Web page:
Health Ministry to target web smoking ads

Expansion of the ban on tobacco ads in conventional media since 1983.

311_ciggies (photo credit: Courtesy)
(photo credit: Courtesy)
Health Ministry director-general Dr. Ronni Gamzu will bring to a special ministry tobacco control committee he established the problem of fighting the growing trend of using the Internet to advertise the products of Israeli tobacco companies, The Jerusalem Post learned on Wednesday.
Since 1983, there has been a ban in Israel on advertising tobacco on conventional electronic media, TV and radio, but there are no restrictions on Web sites – and youth spend hours a day online.
RELATED:Opinion: Israel’s ticking time bombIsraeli smoking rate for 2009 down to 20.9%When he entered his position on June 1, Gamzu decided to set up the committee to take new initiatives against tobacco use and also to complete the work of the aborted Gillon Committee on the Prevention of Smoking, which was established in 1999 at the bidding of the High Court of Justice but without any report being written and issued by Judge Alon Gillon. After the ministry asked the court numerous times for an extension of the deadline, Gamzu renewed the committee and serves as chairman. He said a report with recommendations on new and stronger strategies to fight smoking will be issued the end of this year.
Gamzu told the Post that he will ask the committee to examine ideas to fight tobacco advertising in Israel, including that on Web sites. Among the popular Israeli news sites that have presented tobacco advertising are Ynet and Walla.
Deputy director-general Dr. Boaz Lev, who supervises the ministry’s 2020 Israel Plan to promote better health in another decade, told the Post that fighting tobacco advertising on the Web was a “worthy target, and we will consider ways of doing it.”
Meanwhile, the journal Tobacco Control (one of more than 30 specialist titles published by British Medical Journal Group), on Thursday published an article saying that the world tobacco industry is “apparently using the YouTube” video Web site to advertise cigarettes subliminally, with a target audience of young people, who regularly visit the site.”
Lucy Elkin of the University of Otago in Wellington, New Zealand, Dr. George Thomson of the university’s Department of Public Health and colleague Prof. Nick Wilson wrote in their six-page article that “tobacco companies have always vehemently denied advertising on the Internet. Several of them signed up to a voluntary agreement to restrict direct advertising on Web sites by the end of 2002.”
The researchers studied YouTube, which has the largest market share of the online video market, and searched through the first 20 pages of video clips containing any reference to five tobacco brands – Marlboro and L&M (marketed by Philip Morris); Benson and Hedges (marketed by both British American Tobacco and Gallagher); and Winston and Mild Seven, (marketed by Japan Tobacco and Reynolds).
Pro-tobacco videos have “a significant presence on YouTube, consistent with indirect marketing activity by tobacco companies or their proxies,” the authors said.
Since content may be removed from YouTube if it is found to breach copyright or if it contains offensive material, they continued, individuals and organizations could request the removal of protobacco content that met either of those conditions.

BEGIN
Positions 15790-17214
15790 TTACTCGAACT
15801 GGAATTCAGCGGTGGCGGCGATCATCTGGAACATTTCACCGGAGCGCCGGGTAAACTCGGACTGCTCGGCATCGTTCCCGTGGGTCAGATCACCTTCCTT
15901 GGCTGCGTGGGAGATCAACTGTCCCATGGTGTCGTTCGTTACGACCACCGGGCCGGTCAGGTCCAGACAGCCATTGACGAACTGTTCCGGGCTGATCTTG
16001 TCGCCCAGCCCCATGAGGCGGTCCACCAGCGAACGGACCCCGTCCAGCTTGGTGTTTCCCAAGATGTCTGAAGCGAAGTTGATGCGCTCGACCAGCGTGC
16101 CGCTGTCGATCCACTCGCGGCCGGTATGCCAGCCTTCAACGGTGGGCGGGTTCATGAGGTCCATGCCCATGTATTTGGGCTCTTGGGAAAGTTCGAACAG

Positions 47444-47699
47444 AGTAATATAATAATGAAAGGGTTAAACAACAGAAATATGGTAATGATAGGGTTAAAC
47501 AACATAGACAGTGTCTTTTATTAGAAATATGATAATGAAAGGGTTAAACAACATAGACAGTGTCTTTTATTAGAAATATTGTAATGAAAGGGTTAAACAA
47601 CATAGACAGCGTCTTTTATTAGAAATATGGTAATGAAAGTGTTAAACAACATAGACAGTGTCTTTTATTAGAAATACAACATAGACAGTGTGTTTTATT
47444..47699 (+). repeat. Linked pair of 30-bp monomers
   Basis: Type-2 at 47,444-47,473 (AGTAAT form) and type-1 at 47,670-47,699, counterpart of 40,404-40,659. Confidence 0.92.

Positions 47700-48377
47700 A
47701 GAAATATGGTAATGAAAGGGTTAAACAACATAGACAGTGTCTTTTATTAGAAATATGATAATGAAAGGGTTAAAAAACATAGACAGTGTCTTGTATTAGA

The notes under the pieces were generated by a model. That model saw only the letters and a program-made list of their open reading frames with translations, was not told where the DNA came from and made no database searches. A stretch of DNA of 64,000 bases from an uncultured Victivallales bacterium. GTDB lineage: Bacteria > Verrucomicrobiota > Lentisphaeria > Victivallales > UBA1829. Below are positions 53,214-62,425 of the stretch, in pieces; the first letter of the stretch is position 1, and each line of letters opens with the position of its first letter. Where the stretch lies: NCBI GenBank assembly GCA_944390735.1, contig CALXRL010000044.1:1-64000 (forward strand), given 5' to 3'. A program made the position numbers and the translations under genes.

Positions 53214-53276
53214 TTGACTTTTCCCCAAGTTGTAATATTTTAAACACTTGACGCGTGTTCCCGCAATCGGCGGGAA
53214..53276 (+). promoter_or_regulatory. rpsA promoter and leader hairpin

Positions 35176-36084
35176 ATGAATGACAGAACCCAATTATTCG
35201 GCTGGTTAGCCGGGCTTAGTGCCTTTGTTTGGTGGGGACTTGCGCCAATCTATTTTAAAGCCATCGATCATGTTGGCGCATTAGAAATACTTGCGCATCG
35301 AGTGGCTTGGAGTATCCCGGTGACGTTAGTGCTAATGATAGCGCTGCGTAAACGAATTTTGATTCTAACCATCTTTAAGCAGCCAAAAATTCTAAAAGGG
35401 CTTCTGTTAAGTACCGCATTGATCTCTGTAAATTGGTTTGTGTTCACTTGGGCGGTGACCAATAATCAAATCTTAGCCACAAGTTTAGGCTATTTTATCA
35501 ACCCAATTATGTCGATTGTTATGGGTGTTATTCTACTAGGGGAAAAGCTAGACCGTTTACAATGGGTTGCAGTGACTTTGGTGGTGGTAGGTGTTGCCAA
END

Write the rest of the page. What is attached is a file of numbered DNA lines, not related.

In addition, they recommended that the World Health Organization’s Framework Convention on Tobacco Control – which Israel ratified – could be amended to set restrictions on Internet tobacco advertising.
As a quarter of the world’s population has Internet access and the number grows constantly, with access 24 hours a day, cyberspace is a perfect place for tobacco companies to push their products.
The New Zealand authors analyzed 163 relevant clips in all, over 20 of which appeared to be “very professionally made,” they said. The clips included the 40 most viewed for Marlboro, Winston cigarettes, and Benson and Hedges; 24 videos for Mild Seven; and 19 for L&M cigarettes. Those videos associated with Marlboro were the most heavily watched, they wrote, averaging 104,000 views each, with one attracting 2 million views alone. Almost three-quarters of the content found (71 percent) was classified as “pro-tobacco,” with less than 4% as “anti-tobacco.”
Seventy percent of the sample clips contained brand images of people smoking branded tobacco products, and most video clips for every brand studied, except Marlboro, contained brand content or the brand name in the title. Out of 40 Marlboro videos, 39 had the name Marlboro in the title. Celebrities/movies, sports and music were the most common content themes in the 163 clips. These were likely to appeal to young people, the authors wrote.
Amos Hausner, chairman of the Israel Council for the Prevention of Smoking, said youths are clearly being targeted by the tobacco industry via films and the Internet through subliminal and direct advertising. “These media have a strong influence on children and youth, and they are wanted by the tobacco companies as new customers.”
Hausner added that his council had received complaints from the public about tobacco ads on Israeli Web sites.
Hausner said that the ombudsman of the Second Authority for Television and Radio sent a letter last week to the Avir Naki (Clean Air) smoking prevention organization about smoking on popular Channel 2 shows including Kokav Nolad (A Star is Born) and previously, Big Brother.
The ombudsman said the authority’s council would discuss the problem.
Compared to the increase in smoking shown on films in Israel, this has been cut by 50% in the US, according to a recent study.